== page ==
This pest is common to the brassica family of vegetables and is a green larva that grows into a white cabbage butterfly in adulthood. They tend to lay eggs on the underside of the plant leaves. If you discover eggs on your plants, you can either remove them manually or spray them with Bacillus thuringiensis every 1-2 weeks. It is a safe, naturally occurring bacterium in soil but produces proteins that kill the larvae. You can find it at your local garden shop.
Another common pest in your garden could be cutworms. These caterpillars or larvae of night-flying moths destroy young plants by eating the stems. Prevention is the best plan of attack against these pests. Make sure to weed your kale often and pick up any plant debris, as the moths like to lay their eggs under dead plant material. If you have cutworms, you can kill them by manually removing them and dunking them in soapy water. You can also create a simple plant cover using aluminum foil or toilet paper rolls. Ensure it goes into the ground to prevent the pests from burrowing underneath.
You should now feel prepared with the knowledge you need to dig into the soil and add heirloom dwarf curled scotch kale to your vegetable garden. The delicious vegetable is sure to be a worthy and gorgeous addition. We’re sure you’ll agree.
Frequently Asked Heirloom Kale Questions
What Does An Heirloom Variety Mean?
Heirloom plants are an older variety of plants, vegetables, or fruit. The seeds are passed down through generations by farmers and gardeners to preserve the uniqueness and flavor of that particular plant. They are open-pollinated, meaning plants or the wind vs. human intervention pollinate them. They predate the common hybrid vegetables that became more prevalent in the post-World War II era.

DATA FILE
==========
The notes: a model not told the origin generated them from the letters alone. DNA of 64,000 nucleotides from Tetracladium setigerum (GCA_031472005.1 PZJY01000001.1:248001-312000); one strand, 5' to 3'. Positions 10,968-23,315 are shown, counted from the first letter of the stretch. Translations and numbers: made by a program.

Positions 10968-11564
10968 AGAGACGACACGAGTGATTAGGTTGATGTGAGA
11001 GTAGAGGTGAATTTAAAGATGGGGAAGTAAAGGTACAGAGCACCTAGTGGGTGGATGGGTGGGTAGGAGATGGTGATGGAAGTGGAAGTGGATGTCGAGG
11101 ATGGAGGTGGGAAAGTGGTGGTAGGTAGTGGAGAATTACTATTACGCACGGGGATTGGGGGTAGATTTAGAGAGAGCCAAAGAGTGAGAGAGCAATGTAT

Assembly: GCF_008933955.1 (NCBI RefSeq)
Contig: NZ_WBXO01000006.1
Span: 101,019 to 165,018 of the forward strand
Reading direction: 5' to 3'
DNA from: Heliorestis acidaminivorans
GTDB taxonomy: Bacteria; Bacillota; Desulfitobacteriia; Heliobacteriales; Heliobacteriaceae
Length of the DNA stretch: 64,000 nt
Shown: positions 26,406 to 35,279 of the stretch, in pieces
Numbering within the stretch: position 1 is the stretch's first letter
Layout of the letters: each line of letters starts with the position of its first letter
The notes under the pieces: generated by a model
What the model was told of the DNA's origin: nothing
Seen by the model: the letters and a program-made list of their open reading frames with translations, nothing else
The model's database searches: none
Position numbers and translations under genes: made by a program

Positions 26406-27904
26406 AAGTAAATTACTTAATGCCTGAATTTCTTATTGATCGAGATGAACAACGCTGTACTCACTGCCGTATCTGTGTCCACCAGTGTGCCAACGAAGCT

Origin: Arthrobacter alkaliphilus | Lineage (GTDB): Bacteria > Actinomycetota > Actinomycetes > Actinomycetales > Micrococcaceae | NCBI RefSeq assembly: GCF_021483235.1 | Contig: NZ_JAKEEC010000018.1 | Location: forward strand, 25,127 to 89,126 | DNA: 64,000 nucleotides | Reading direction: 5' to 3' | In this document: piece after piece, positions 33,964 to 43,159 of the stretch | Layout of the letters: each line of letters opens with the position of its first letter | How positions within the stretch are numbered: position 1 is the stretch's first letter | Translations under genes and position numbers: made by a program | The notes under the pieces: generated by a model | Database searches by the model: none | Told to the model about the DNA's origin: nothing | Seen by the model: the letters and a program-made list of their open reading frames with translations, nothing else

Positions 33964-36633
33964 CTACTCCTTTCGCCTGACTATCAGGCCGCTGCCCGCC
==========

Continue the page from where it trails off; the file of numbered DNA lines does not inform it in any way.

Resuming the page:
What Are Good Companion Plants For Kale?
When deciding to plant heirloom dwarf curled scotch kale, you may be wondering what other plants could be good companions to plant alongside it. Besides different varieties of kale, the following plants could be beneficial to your kale plant, and they also tend to thrive in similar conditions:
– Herbs (Basil, Garlic, Dill, Rosemary)
Should I Cover my Kale Plants?
If you want to extend your harvest or shield the plants from the cold, you can put row covers over your plants, or another choice would be to do a makeshift cover with tarps or blankets. Since row covers can be expensive, you can find some tips on creating your own in this article from The Old Farmer’s Almanac.
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- Catherine Boeckmann, “Planting, Growing, and Harvesting Kale”, https://www.almanac.com/plant/kale#
- “Optimum Soil pH Levels for Trees, Shrubs, Vegetables, and Flowers”, November 12, 2021, https://www.almanac.com/plant-ph#
- How to Make a Row Cover Tunnel https://www.almanac.com/video/how-make-row-cover-tunnel
- Dwarf Blue Curled Scotch Kale Seeds https://www.everwilde.com/store/Dwarf-Blue-Curled-Scotch-Kale-Seeds.html
- Kale, Vates – Dwarf Curled Blue Scotch http://www.survival-essentials.com/kale-vates-dwarf-curled-blue-scotch
- Amy Grant, “Kale Companion Plants: Learn About Plants That Grow Well With Kale”, https://www.gardeningknowhow.com/edible/vegetables/kale/kale-companion-plants.htm
- Stephen Albert, “How to Plant, Grow, and Harvest Kale”, https://harvesttotable.com/how_to_grow_kale/
- Bacillus thuringiensis (Bt), http://npic.orst.edu/factsheets/btgen.html